Can I acccept the fact that I’m not perfect, and that I can’t be? Hardly. But I’m working on ways to mitigate my brain’s perfectionism and the reality I live in. This week, I’m trying to take breaks more regularly. It’s quite helpful that I seriously started watching “black-ish” over the weekend (had only seen two episodes before that… am loving it!), and my brain is low-key hyperfocussing on it. This means it’s pretty easy to get myself to take fairly regular 20 minute breaks, but it’s not impossible for me to stop watching and go do something else (like it is with Agents of S.H.I.E.L.D. or Brooklyn Nine Nine). Taking breaks is important, and I hope that by taking that more seriously, I’ll be able to start earlier (because I’ll have the first break to look forward to), and get more stuff done by doing less stuff at once. Plus, I’d like to keep my spoons from running out too soon. I know that according to the spoon theory, this shouldn’t work, but it’s just a fact that trying to vaccuum and wipe all floors in the house in a row in one day, will drain my spoons much faster than splitting the tasks up and taking breaks in between.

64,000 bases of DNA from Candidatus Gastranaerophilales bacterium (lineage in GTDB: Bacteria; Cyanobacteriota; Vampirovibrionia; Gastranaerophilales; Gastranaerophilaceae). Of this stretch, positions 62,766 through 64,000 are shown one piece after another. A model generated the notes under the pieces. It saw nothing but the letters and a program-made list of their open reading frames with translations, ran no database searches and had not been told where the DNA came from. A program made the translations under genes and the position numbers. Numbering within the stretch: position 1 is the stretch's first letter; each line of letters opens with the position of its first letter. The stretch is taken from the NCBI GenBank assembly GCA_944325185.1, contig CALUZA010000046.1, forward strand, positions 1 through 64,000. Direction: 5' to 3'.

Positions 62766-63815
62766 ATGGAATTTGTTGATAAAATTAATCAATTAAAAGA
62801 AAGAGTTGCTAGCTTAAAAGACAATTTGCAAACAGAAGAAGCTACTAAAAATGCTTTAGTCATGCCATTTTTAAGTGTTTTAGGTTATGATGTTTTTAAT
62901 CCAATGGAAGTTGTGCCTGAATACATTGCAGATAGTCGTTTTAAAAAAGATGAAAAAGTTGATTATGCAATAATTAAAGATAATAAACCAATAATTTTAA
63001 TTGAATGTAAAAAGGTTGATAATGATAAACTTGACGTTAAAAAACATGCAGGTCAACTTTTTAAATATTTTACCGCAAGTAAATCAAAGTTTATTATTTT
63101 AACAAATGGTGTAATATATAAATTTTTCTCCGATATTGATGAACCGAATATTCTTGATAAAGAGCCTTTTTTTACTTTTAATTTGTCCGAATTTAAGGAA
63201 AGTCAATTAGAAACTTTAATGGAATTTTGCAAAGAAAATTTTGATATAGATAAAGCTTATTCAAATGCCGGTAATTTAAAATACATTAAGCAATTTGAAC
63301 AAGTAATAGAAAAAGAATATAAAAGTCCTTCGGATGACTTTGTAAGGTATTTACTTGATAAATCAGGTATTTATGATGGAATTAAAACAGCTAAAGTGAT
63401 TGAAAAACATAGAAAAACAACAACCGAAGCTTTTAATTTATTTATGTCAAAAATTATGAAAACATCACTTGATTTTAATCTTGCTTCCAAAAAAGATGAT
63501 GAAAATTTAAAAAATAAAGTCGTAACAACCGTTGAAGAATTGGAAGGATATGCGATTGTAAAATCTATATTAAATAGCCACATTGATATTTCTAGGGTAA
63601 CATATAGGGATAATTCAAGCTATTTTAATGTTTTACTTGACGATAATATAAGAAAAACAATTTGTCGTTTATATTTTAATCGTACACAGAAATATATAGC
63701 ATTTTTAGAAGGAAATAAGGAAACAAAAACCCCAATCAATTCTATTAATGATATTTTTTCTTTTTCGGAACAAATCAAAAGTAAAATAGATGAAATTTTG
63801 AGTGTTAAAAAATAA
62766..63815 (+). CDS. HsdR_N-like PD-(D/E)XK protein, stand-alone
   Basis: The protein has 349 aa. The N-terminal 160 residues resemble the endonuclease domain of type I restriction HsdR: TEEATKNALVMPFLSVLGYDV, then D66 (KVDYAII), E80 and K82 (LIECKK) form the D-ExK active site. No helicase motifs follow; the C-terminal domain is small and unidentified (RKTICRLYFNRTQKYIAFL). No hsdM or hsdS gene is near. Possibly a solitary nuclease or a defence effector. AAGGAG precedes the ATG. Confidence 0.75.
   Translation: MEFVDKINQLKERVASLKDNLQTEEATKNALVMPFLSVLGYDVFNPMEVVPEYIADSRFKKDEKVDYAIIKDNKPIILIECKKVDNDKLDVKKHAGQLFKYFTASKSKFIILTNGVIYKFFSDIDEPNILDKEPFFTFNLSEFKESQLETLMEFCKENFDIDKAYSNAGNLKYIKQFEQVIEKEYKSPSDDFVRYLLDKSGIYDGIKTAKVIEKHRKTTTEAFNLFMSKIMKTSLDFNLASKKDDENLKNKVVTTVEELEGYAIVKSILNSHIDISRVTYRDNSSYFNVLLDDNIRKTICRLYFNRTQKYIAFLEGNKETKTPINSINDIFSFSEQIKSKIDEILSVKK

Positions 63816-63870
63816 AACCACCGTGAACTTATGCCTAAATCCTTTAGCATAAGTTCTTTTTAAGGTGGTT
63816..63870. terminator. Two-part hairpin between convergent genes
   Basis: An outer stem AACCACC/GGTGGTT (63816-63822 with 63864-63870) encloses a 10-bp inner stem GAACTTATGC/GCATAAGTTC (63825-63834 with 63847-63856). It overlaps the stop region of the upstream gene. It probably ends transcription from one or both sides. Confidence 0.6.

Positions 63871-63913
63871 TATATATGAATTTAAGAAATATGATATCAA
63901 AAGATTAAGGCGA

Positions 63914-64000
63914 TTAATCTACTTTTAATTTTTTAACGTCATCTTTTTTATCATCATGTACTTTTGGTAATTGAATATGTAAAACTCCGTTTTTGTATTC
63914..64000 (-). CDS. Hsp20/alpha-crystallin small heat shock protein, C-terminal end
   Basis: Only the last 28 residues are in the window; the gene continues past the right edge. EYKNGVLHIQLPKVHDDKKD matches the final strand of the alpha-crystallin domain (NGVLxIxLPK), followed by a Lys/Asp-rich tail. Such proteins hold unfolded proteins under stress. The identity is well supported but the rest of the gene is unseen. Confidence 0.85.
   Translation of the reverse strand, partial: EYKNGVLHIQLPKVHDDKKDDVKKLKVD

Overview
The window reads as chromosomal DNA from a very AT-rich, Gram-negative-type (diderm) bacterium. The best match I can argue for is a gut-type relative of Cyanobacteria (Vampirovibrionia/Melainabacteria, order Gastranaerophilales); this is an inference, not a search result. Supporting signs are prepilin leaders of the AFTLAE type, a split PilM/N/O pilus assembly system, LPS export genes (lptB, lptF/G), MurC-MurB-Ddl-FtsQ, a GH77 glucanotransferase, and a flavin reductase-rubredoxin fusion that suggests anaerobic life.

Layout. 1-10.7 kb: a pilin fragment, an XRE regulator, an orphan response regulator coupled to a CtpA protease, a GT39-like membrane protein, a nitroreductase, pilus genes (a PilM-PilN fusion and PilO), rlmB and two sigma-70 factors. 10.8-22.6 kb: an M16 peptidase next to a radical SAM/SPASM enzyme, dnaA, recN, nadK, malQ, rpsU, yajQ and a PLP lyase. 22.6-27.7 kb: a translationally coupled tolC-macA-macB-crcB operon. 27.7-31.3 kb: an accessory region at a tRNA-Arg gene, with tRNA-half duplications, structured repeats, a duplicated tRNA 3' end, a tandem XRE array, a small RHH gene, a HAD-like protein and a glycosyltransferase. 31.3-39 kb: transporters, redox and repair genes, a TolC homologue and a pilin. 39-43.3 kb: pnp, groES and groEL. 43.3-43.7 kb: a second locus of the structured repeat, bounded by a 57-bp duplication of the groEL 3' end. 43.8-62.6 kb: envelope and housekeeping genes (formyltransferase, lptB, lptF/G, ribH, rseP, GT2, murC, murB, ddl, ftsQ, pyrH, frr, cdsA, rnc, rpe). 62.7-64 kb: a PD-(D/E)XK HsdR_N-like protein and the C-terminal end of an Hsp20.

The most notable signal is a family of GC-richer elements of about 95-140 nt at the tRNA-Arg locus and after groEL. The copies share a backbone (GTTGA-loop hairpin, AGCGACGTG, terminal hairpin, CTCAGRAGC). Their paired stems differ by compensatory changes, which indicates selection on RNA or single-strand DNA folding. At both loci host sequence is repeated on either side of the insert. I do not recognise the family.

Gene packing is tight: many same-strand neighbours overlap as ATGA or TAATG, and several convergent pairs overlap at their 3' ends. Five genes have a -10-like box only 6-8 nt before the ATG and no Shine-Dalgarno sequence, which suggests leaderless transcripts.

Anyway, that’s one way I’ll try to reconciliate my perfectionism with my lack of spoons (and brain cooperation). Another thing I’m going to try is taking a short nap around noon. I’m not a huge fan of naps, because I usually wake up from them feeling miserable. But, I’ve been working a lot of kindergarten lately, and it made me realize something: Usually, the younger kids, under four years of age, take a rather long nap after lunch. (And honestly, for some of them, waking up doesn’t seem very enjoyable either.) The older kids (4+ years) don’t nap, unless they want to or just fall asleep. They do, however, have to take some downtime, where we read them stories, or play some music, while they lie down and rest.